Fully secured by the AIM control and surveillance system from Kongsberg Maritime, Norwegian gas is piped to the kitchens in Great Britain's homes. Any faults at the Norwegian plant could have major consequences for Great Britain.

  • Ove Ronny Haraldsen
    Group Communication Manager

The plant may be small, but the consequences of a fault are vast,” explains Trygve Eriksen. He is Terminal Director for the Norwegian governmental company Gassco’s terminal for Norwegian gas in Easington, Great Britain.

The terminal supplies around 20 percent of all gas consumed in Great Britain, Europe’s largest consumer of gas. Securing supplies and safety at the plant are therefore of utmost importance. The grey, prison- like building provides a stark contrast to the green fields and the small village where the plant is located. On arrival, you have to enter via a vast iron gateway in a barbed wire fence several metres high. Then you pass through a new gateway in another fence, just as high and this time electric. Keys, mobile phones, lighters and any other objects which may be inflammable have to be left with the security guard.

The gas terminal in Easington is up and running 24/7 – all year round. The plant can only have 52 minutes of unscheduled downtime in a year. This places enormous requirements on the AIM control and surveillance system supplied by Kongsberg Maritime. “We need systems which work. Any stoppage in supplies from Norway and it’s not long before the British Energy Ministry is on the phone to his counterpart in Norway. Any problems we encounter can quickly evolve into high level politics,” explains Mr. Eriksen as we enter the very heart and brain of the terminal.

One wall of the control room is covered in large screens. In front of them are row upon row of computer monitors and control panels. Right in the very centre is the so-called critical control panel. This is used if anything were to go wrong and the system had to be overridden.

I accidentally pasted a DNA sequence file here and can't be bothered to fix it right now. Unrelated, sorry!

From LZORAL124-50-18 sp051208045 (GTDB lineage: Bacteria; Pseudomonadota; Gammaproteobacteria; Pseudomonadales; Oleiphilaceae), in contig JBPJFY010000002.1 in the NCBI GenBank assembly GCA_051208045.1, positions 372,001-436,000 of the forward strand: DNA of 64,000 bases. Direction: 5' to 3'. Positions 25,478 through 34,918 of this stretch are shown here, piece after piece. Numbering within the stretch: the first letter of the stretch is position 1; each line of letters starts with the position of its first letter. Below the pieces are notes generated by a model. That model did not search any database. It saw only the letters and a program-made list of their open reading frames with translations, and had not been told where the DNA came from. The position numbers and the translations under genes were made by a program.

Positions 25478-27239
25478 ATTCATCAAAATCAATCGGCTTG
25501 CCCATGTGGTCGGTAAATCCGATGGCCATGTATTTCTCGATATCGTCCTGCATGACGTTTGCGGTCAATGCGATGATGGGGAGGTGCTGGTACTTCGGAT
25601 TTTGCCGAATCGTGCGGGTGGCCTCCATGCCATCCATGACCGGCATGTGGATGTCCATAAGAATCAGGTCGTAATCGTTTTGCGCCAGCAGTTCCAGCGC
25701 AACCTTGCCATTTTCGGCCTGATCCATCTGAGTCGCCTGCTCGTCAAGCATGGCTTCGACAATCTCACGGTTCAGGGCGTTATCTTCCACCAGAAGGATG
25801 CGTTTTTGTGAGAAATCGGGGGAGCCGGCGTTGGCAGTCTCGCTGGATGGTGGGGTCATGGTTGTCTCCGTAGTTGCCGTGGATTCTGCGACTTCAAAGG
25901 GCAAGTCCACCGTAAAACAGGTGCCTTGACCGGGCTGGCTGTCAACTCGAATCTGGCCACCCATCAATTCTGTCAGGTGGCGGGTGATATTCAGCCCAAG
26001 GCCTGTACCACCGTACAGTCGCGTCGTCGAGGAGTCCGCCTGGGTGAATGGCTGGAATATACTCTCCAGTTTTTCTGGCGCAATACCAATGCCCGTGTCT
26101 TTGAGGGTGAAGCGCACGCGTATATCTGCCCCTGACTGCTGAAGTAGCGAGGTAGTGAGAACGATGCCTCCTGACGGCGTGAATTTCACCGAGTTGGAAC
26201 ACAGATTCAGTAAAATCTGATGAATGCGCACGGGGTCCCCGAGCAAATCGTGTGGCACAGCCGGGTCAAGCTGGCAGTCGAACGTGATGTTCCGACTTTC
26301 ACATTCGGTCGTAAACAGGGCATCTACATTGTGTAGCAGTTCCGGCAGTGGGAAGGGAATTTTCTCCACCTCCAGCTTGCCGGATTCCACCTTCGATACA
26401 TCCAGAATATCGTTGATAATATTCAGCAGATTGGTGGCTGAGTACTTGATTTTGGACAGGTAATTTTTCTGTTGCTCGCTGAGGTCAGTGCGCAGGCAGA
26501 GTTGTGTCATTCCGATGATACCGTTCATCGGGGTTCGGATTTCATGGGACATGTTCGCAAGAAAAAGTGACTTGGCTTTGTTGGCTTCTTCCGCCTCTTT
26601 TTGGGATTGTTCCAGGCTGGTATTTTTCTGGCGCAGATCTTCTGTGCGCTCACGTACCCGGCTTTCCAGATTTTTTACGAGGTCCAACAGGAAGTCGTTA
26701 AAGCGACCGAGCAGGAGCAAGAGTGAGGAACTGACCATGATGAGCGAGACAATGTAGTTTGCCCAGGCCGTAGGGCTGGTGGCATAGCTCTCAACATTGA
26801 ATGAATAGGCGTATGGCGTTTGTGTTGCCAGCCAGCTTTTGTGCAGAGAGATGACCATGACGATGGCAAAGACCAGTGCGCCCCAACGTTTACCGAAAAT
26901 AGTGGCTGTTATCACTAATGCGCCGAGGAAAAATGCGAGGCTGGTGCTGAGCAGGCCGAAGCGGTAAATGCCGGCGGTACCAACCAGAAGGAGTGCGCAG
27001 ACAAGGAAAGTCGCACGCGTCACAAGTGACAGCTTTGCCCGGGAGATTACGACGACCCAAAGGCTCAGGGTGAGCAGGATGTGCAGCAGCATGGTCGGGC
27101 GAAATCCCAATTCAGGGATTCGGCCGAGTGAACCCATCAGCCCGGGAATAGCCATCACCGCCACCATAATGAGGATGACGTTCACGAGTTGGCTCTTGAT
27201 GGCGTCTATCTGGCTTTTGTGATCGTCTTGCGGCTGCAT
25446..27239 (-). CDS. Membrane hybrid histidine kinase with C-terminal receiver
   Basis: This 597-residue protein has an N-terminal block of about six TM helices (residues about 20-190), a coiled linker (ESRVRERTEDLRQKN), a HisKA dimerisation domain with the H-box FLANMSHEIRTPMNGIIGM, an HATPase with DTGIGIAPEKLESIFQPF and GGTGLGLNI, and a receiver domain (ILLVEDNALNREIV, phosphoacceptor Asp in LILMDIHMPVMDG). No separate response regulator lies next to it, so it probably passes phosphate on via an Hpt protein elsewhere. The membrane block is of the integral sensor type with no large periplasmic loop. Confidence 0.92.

“The equipment works very well. It’s easy to monitor,” confirms operations technician Ben Dhamrait. Using the surveillance and control system, operations technician Ben Dhamrait, operations supervisor James Daley and instrument technician Mike Kilby make sure that every process is functioning properly when the gas has the correct temperature and pressure and when it is transported out of the plant. Challenging customer Bjørn Andersen from Kongsberg Maritime explains that the biggest challenge they face is the strict requirement on continuous operations.


“The extreme level of reliability required is a challenge. We have to work with a reaction time of zero. We have to be there immediately,” he explains. The Project Manager goes on to tell us that they are getting ready to run a technical study to make the plant even stronger. “We have to work on improvements and reconstructions while the plant is in operation, so we have to reassure the customer that this is something we can execute successfully,” he concludes.